Designed by Adam Hunter and Sir William Arrol & Co Ltd, and built in in Clydebank, Scotland in 1907, the Titan Crane was designed to lift boilers and engines at the John Brown & Company shipyard. During construction, small sub-assemblies of the cantilever, weighing just a few tons each, were lifted by means of hand-powered cranes and riveted in place—first with temporary bolts, and then permanently after the alignment was adjusted. A steam-powered crane lifted the heavier sections of machinery.
At 164 feet tall (50m), the Titan Crane's innovative design included two hoists—the main one able to lift very heavy loads of up to 150 tons, and a 30-ton auxiliary hoist to ensure that the crane remained useful for lifting lighter loads, as the very heavy lifts were somewhat infrequent. This lifting capacity was increased to 200 tons in 1938 to assist with the war effort.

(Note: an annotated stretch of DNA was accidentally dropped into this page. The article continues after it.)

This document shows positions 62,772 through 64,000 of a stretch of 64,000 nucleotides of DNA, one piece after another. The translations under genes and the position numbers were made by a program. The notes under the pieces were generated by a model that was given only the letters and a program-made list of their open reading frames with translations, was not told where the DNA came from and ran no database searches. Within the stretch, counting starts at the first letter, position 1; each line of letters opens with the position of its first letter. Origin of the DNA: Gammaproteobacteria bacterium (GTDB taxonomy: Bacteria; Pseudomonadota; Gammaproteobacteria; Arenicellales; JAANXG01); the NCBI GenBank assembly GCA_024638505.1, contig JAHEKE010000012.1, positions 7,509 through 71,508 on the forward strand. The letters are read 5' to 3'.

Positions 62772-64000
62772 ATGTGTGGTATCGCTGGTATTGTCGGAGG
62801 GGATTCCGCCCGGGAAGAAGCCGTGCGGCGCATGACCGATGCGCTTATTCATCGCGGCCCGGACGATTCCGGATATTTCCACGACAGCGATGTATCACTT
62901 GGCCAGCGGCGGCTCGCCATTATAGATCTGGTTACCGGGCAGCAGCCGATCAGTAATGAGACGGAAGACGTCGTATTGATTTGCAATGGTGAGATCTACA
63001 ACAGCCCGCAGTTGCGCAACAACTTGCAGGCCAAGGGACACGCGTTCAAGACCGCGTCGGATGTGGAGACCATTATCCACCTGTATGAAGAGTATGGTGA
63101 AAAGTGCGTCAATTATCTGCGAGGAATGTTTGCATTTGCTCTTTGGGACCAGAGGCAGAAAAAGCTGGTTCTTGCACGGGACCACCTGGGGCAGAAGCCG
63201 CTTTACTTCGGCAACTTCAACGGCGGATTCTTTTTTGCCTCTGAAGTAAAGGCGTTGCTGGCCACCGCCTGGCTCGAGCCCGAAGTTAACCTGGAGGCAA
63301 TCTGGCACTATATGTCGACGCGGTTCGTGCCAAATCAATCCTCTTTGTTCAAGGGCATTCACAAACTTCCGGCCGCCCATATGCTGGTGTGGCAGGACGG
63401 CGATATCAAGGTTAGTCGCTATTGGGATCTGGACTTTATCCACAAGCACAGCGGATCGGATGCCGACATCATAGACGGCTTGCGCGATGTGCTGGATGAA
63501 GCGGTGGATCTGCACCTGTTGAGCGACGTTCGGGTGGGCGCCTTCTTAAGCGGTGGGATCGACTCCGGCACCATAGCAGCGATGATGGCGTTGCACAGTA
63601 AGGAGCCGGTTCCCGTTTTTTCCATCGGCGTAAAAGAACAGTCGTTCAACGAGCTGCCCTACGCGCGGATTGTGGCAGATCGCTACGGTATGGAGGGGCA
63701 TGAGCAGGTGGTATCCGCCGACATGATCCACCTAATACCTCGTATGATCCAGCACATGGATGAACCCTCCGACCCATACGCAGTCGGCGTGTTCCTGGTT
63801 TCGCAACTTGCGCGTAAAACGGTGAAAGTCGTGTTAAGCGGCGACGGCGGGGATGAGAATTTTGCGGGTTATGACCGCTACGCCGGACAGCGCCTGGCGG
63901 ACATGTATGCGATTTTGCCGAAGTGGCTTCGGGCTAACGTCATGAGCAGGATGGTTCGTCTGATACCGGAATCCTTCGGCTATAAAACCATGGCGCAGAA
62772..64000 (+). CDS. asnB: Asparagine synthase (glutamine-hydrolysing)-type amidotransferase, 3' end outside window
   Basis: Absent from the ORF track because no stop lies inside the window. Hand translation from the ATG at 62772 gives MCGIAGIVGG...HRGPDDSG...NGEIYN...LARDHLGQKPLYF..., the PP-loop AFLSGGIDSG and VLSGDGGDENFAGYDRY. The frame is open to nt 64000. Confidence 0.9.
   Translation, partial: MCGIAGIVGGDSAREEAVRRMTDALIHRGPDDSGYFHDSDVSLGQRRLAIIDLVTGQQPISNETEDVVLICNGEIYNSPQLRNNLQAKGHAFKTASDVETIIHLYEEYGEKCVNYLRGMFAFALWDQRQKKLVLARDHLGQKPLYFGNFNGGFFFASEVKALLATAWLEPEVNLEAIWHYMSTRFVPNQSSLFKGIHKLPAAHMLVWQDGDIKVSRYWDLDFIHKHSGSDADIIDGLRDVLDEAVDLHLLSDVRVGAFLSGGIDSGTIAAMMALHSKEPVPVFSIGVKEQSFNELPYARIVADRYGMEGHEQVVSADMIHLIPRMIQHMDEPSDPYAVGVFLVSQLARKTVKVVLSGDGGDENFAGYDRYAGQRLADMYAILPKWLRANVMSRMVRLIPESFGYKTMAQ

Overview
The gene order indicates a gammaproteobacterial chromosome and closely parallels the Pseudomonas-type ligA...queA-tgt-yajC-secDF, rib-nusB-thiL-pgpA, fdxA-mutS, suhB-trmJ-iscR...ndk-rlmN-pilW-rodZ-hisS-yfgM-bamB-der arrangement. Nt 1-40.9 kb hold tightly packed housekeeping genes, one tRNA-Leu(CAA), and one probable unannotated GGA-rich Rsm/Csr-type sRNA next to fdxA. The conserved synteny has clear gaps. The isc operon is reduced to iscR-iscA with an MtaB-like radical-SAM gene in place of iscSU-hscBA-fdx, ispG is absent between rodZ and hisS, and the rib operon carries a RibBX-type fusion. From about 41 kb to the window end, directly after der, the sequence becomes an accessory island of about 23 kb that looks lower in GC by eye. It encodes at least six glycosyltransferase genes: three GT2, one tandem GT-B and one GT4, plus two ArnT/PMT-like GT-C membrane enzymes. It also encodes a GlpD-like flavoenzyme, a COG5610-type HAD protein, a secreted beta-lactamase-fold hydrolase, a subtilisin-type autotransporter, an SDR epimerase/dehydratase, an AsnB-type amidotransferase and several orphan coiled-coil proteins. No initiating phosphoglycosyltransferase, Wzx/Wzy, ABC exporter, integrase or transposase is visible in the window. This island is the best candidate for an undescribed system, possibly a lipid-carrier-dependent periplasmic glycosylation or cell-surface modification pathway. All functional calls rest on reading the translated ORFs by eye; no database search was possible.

The Titan Crane's fixed counterweight and electrically operated hoists are mounted on a rotating beam, allowing the crane to be faster and more responsive than its steam-powered predecessors. Its sheer lifting capacity led to the success of John Brown's world-leading shipyard, helping John Brown's win many contracts that led to the building of the famously huge passenger liners and battleships.
Despite being a major target during World War II, the Titan Crane and shipyard survived the devastating Clydebank Blitz in March 1941. Today, it is the earliest survivor of its type. See ASME website for more information